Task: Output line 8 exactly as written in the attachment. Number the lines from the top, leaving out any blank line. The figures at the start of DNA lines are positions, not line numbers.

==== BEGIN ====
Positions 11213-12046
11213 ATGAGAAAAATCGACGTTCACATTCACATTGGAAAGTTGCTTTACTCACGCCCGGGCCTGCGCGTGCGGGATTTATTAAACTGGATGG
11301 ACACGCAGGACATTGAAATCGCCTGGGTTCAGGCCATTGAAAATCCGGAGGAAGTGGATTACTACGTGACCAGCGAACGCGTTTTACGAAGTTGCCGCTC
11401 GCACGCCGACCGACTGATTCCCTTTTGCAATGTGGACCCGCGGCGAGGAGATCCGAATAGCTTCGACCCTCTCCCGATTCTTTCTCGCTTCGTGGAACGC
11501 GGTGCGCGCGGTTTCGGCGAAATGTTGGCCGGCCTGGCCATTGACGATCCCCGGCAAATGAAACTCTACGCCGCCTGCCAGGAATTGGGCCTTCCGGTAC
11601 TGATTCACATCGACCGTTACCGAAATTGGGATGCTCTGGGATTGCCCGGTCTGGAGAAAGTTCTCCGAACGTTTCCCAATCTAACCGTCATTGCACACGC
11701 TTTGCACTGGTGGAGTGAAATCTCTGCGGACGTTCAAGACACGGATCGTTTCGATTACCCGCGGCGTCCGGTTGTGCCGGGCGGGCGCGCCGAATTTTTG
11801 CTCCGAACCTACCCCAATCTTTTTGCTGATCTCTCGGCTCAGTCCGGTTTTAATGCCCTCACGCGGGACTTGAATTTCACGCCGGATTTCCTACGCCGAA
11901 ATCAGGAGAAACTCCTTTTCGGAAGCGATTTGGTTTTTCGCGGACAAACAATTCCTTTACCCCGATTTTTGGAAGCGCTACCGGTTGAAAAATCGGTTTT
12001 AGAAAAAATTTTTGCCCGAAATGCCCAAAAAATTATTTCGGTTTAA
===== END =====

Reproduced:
11801 CTCCGAACCTACCCCAATCTTTTTGCTGATCTCTCGGCTCAGTCCGGTTTTAATGCCCTCACGCGGGACTTGAATTTCACGCCGGATTTCCTACGCCGAA